In late February, the US Supreme Court heard oral arguments in two cases related to President Joe Biden’s loan forgiveness program. In the court sessions, the justices spent most of the time sparring over whether the executive branch should have the authority to forgive student loans during a national emergency and whether Americans who could not access the full amount of debt relief had standing to sue.
More interesting to me, however, as I read about the case, are the questions two conservative justices brought up regarding the “fairness” of forgiving loans for college debt holders when those who chose not to go to college did not benefit from Biden’s executive action. My new book, The Education Myth: How Human Capital Trumped Social Democracy helps to provide the historical context to understand why the question of fairness between college and non-college graduates has become so pronounced, and in many ways, such a central division in American politics today.
Both Justice John Roberts and Justice Neil Gorsuch made a major issue of the divide between college and non-college graduates. Here’s Justice Roberts: “You know, you have two situations, both two kids come out of high school, they can’t afford college, one takes a loan, and the other says, I’m going to, you know, try my hand at setting up a lawn care service, and he takes out a bank loan for that. At the end of four years, we know statistically that the person with the college degree is going to do significantly better over the course of life than the person without. And then along comes the government and tells that person: you don’t have to pay your loan. Nobody’s telling the person who is trying to set up the lawn service business that he doesn’t have to pay his loan. He still does, even though his tax dollars are going to support the forgiveness of the loan for the college graduate, who’s now going to make a lot more than him over the course of his lifetime.”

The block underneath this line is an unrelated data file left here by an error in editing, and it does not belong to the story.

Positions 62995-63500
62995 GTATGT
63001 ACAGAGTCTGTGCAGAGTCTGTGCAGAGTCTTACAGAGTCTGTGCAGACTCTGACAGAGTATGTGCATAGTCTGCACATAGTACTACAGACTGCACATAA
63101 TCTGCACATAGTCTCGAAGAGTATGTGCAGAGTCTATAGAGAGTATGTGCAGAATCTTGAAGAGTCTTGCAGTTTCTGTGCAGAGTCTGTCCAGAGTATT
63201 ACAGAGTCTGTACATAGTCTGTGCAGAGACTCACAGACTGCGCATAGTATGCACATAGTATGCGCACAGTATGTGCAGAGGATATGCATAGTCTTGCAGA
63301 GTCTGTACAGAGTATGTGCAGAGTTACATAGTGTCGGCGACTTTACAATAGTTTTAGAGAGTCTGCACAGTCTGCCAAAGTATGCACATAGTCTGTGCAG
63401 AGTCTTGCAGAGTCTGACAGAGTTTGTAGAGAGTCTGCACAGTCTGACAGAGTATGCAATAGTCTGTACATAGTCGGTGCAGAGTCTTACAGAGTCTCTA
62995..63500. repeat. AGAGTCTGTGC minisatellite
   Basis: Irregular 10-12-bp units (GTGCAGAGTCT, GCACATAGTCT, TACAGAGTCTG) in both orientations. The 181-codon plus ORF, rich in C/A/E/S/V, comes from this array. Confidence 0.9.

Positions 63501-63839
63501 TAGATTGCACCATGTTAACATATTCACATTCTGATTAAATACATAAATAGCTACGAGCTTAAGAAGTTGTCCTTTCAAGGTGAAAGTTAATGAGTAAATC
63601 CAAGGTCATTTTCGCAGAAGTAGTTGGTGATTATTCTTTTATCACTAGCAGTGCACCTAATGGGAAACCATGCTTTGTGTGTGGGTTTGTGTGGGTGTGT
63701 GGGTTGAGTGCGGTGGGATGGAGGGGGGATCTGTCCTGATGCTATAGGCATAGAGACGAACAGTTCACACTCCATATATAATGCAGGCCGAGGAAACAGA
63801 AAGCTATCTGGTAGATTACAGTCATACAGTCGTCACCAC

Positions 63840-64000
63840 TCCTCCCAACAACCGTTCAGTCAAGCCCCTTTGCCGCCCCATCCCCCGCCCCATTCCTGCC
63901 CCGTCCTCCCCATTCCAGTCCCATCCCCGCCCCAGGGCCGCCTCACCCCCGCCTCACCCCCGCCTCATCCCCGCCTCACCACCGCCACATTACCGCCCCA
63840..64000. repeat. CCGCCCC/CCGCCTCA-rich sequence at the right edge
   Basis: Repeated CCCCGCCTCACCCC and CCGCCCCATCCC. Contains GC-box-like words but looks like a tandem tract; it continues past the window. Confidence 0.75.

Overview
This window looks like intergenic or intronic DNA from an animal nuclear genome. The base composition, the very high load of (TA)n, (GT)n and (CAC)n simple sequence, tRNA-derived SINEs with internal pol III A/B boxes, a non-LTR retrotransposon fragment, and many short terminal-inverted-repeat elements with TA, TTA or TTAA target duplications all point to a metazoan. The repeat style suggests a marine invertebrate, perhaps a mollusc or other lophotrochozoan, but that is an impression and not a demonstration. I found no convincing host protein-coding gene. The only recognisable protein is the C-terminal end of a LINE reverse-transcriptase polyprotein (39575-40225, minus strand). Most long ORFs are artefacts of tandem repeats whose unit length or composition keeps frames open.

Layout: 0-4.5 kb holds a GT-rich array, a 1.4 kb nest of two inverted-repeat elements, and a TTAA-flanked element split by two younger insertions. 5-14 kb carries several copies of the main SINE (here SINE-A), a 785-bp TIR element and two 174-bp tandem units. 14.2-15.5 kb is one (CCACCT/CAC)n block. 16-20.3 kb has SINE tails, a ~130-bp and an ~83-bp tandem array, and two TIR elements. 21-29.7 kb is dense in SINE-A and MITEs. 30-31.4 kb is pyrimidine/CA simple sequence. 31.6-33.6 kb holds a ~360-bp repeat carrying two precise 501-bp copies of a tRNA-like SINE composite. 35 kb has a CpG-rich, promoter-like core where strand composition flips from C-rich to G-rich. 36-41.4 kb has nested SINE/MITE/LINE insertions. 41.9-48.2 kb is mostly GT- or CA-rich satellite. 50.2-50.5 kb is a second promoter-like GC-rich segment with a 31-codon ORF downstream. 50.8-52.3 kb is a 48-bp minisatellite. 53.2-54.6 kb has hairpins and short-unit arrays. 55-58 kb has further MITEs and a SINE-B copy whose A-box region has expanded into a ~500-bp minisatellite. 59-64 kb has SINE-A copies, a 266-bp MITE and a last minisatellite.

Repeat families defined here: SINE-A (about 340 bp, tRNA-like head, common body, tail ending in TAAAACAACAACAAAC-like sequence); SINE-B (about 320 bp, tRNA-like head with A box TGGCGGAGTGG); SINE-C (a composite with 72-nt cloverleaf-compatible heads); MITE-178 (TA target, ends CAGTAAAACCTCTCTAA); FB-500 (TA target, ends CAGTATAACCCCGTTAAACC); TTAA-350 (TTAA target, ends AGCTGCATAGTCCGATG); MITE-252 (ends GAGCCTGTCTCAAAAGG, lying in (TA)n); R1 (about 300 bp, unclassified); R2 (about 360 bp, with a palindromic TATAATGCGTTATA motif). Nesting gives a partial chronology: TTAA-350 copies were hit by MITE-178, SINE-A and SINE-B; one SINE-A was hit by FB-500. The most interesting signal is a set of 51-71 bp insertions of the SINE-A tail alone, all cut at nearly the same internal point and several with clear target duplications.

And then, Justice Gorsuch: what “is missing [in the discussion of the executive action] is costs to other persons in terms of fairness. For example, people who have paid their loans, people who plan their lives around not seeking loans and people who are not eligible for loans in the first place, and half a trillion dollars is being diverted to one group of favored persons over others.”
Of course there are many federal expenditures that reward certain Americans over others. Every year millions of American homebuyers can deduct mortgage interest from their tax burden while millions of renters cannot. Millions of parents receive tax credits for childcare, while childless adults do not. The list goes on and on.
One difference is that an executive order meant that Congress did not act in this particular case, and that’s an important distinction. But it also seems like the question of fairness has a lot to do with the groups of people being compared: those who go to college and those who don’t. Why would forgiving student loans, in particular, be subject to the level of scrutiny Justices Roberts and Gorsuch subjected it to?
The answer to this question, as I point out in The Education Myth, is that from the 1960s until very recently the principle that that investment in education should be the primary path to economic opportunity was virtually a consensus position. The consequences of this consensus divided working Americans by whether or not they had college degrees.
In the early 1960s, Chicago school economists led by Theodore Schultz and Gary Becker began arguing that the American economy grew more prosperous because of investment in “human capital,” a term that elided the exploitative labor relationship that actually exists under capitalism. Though the Great Society led to some important reforms, it also drew on the concept of human capital to emphasize education and job training as the solution to poverty at the expense of other interventions like public investment in directly creating jobs. Importantly, the Higher Education Act of 1965 even put some of the burden for human capital investment on the individual, helping to foreground the system of student loans we have today.